.
0012-3692
674-676
Lucas, Jane S.
5cb3546c-87b2-4e59-af48-402076e25313
Carroll, Mary
8f6c6c50-8099-47dc-a468-605975684e0a
Lucas, Jane S.
5cb3546c-87b2-4e59-af48-402076e25313
Carroll, Mary
8f6c6c50-8099-47dc-a468-605975684e0a

Lucas, Jane S. and Carroll, Mary (2014) Primary ciliary dyskinesia and cystic fibrosis: different diseases require different treatment. Chest, 145 (4), 674-676. (doi:10.1378/chest.13-2590). (PMID:24687702)

Record type: Article

Abstract

Orphan diseases are often managed according to evidence from similar, more common conditions. This should be avoided, since differences in pathophysiology, morbidity, and prognosis will likely lead to problems of treatment failure and lack of adherence. The prevalence of primary ciliary dyskinesia (PCD)1 is approximately one-fourth that of cystic fibrosis (CF) (one in 10,000 and one in 2,500, respectively), and it is, therefore, not particularly rare. Despite recent advances in PCD research and clinical infrastructure,2 there have been no randomized controlled trials, and current management guidelines are mostly limited to expert consensus extrapolated from evidence from CF.3

.The article by Cohen-Cymberknoh et al4 in this issue of CHEST (see page 738) highlights that PCD is clinically distinct not only from CF with pancreatic insufficiency (CF-PI) but also from CF with pancreatic sufficiency (CF-PS). This observational study of the three patient groups attending a single specialist center additionally dispels any myths that PCD is a mild disease.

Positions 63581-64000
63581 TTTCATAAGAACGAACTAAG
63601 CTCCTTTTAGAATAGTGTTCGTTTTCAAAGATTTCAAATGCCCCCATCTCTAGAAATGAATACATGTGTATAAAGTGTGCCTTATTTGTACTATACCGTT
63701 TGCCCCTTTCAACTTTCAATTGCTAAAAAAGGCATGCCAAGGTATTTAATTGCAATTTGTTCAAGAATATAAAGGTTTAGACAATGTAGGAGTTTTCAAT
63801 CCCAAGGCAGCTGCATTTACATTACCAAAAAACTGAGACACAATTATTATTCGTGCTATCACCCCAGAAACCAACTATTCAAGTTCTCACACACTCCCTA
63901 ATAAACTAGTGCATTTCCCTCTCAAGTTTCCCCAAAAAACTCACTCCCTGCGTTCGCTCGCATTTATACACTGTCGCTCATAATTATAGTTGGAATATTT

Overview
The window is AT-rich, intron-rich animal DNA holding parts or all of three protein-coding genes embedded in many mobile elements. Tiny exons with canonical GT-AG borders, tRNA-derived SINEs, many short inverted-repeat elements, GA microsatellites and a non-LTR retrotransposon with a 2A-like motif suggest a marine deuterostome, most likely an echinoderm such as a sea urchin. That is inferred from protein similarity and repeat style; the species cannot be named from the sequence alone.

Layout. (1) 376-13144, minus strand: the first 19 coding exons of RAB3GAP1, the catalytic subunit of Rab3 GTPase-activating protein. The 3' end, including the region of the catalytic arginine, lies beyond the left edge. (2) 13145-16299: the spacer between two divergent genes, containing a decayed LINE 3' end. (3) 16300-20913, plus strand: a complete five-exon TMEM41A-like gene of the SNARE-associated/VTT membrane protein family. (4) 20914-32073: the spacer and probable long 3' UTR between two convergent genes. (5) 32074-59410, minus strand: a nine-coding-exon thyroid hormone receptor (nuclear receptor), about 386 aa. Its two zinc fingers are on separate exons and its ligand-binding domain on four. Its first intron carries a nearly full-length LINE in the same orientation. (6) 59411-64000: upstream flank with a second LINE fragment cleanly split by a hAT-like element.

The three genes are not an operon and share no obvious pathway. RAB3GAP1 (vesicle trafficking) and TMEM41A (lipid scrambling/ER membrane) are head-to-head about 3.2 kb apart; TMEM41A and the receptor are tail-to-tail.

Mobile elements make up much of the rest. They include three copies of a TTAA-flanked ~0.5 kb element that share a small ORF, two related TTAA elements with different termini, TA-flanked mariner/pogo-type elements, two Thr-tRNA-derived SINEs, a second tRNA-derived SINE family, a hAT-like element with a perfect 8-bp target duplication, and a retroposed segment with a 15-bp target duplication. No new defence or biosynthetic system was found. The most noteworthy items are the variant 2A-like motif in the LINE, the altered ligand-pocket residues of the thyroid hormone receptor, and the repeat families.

.Similarly to CF-PS, diagnosis of PCD is often delayed, with consequent impact on onset of treatment.4,5 The assumption that CF-PS and PCD are milder diseases than CF-PI has falsely reassured us that these patient groups will do reasonably well despite delay in starting appropriate treatment. The findings of Cohen-Cymberknoh et al4 add to the evidence that some patients with PCD have significant morbidity.6,7 The authors unexpectedly found that patients with PCD had substantially lower BMIs than patients with CF-PS or CF-PI (BMI percentiles: PCD, 21; CF-PI, 42; CF-PS, 49). Contrary to patients with CF, their patients with PCD did not receive dietetic input, but care was otherwise similar. From this observational study it is unclear whether the discrepancy in BMI really demonstrates worse nutritional status in patients with PCD than CF, but at face value the data appear clinically relevant and raise an issue that requires further evaluation. Similarly, the data relating to lung function in PCD and CF-PS raises concern for lung disease in these patient groups. Although the cross-sectional data suggest that lung function (FEV1) declines with age most rapidly in patients with CF-PI,4 a significant proportion of teenagers and young adults with PCD and CF-PS had clinically relevant low FEV1. It is worth noting that this study provides further support, that FEV1 correlates well with high-resolution CT imaging evidence of disease severity in CF, but not in PCD, bringing into question the options for regular monitoring of disease progression in this patient group.